Hepatitis B and Pregnancy: An Underestimated Issue

Maureen M. Jonas


Liver International. 2009;29(s1):133-139. 

In This Article

Breastfeeding by Hepatitis B Virus-infected Women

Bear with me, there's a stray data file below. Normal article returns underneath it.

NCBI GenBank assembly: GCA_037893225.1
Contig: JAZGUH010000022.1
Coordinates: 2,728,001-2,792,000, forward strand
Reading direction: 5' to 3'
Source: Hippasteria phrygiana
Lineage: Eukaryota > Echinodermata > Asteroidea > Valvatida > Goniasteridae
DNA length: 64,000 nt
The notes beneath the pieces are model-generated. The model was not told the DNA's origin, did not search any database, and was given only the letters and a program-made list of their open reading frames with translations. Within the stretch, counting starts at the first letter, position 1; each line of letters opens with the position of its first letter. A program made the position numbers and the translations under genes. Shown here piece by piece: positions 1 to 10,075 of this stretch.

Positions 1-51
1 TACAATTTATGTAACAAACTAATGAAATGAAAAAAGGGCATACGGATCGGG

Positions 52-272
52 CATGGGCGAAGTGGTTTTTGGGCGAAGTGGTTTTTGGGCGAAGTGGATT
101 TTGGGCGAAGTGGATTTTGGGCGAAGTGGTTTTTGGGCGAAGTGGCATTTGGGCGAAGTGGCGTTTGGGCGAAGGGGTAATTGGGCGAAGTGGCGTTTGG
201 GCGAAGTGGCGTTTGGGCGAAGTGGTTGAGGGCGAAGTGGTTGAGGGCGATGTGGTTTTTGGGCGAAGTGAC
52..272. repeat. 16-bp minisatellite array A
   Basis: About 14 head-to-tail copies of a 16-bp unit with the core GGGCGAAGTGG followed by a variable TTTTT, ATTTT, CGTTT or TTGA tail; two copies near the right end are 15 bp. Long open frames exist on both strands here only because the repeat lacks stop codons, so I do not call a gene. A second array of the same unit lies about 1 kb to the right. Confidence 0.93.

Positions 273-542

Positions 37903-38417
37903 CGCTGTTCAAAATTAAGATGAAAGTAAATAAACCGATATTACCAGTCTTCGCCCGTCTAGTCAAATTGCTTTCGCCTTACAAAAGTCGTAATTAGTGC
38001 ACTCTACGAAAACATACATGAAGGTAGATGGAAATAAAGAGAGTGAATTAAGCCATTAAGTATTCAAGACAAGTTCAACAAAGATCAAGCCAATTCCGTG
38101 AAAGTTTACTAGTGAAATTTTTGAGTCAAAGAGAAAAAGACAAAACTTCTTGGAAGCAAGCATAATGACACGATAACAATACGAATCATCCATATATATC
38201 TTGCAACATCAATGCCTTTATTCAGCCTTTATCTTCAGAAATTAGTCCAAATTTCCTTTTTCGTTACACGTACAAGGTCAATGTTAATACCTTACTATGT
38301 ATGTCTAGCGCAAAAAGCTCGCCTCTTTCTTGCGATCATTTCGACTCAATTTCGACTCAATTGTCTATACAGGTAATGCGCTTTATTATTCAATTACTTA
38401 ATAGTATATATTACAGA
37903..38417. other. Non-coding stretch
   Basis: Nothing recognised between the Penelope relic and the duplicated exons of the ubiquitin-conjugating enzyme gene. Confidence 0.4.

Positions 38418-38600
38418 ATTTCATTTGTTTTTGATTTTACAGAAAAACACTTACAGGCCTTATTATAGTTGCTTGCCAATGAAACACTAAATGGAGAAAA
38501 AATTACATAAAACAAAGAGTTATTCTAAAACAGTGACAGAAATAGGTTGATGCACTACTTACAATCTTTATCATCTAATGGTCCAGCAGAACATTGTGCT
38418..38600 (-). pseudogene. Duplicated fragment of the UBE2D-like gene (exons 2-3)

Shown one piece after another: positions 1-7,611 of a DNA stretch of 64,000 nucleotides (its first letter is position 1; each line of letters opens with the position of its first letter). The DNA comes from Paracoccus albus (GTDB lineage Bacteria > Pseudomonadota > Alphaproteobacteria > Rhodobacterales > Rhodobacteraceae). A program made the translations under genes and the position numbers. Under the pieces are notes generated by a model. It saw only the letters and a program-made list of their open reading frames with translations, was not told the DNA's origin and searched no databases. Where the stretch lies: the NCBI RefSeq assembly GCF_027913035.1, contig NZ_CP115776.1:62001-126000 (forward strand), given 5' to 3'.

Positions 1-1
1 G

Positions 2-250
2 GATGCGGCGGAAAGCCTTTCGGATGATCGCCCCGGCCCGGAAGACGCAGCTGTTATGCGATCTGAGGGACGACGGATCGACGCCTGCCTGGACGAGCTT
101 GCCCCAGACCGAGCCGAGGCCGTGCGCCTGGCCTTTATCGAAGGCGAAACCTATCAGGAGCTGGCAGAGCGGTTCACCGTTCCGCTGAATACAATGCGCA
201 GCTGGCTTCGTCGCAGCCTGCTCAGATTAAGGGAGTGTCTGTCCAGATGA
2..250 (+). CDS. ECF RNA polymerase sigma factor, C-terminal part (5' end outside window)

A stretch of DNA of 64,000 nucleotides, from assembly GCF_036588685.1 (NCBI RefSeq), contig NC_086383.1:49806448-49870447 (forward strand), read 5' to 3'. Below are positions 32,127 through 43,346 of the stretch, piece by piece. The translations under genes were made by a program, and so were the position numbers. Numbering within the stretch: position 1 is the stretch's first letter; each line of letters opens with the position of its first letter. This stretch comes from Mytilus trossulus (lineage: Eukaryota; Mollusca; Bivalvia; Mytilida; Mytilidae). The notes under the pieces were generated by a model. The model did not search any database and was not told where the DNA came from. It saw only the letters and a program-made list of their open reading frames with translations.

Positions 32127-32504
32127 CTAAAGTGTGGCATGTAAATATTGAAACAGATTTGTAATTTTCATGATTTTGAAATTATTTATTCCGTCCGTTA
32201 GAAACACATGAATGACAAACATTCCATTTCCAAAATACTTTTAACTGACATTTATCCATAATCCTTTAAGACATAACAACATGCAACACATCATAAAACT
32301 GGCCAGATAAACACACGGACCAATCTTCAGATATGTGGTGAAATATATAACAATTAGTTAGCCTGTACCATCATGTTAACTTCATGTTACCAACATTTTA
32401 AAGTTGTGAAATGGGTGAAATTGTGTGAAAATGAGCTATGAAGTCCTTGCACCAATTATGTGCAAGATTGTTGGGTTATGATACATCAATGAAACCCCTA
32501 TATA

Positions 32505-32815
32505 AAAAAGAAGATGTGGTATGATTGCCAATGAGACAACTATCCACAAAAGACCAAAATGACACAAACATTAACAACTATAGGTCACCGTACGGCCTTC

Decades ago, studies from the Far East demonstrated that HBsAg could be detected in breast milk in a large proportion of HBV-infected women.[48,49] Because many infants became infected before the availability of immunization, there was concern about the additional risk that breastfeeding might confer. However, around the same time, Beasley et al.[50] reported 53% HBV infection in breastfed vs 60% in formula-fed infants. More recently, several studies have documented no difference in rates of perinatal infection between breastfed and formula-fed vaccinated infants, which was between 0 and 5% in both groups, although many of the women in these studies were HBeAg negative.[51,52] These data support the recommendation of the American Academy of Pediatrics that HBV infection not be considered a contraindication to breastfeeding of infants who receive the HBIG and HBV vaccine as advised.[53] In addition, it appears that breastfeeding does not interfere with the immune response to the HBV vaccine. In one group of 230 infants, the rate of anti-HBs at 1 year of age was 80.9% in breastfed compared with 73.2% in formula-fed infants who received the HBV vaccine alone, and 90.9 vs 90.3% in those who received the HBV vaccine and HBIG.[54] It may be prudent, however, to counsel against breastfeeding by women receiving antiviral agents, because the safety of these drugs during lactation has not been demonstrated.


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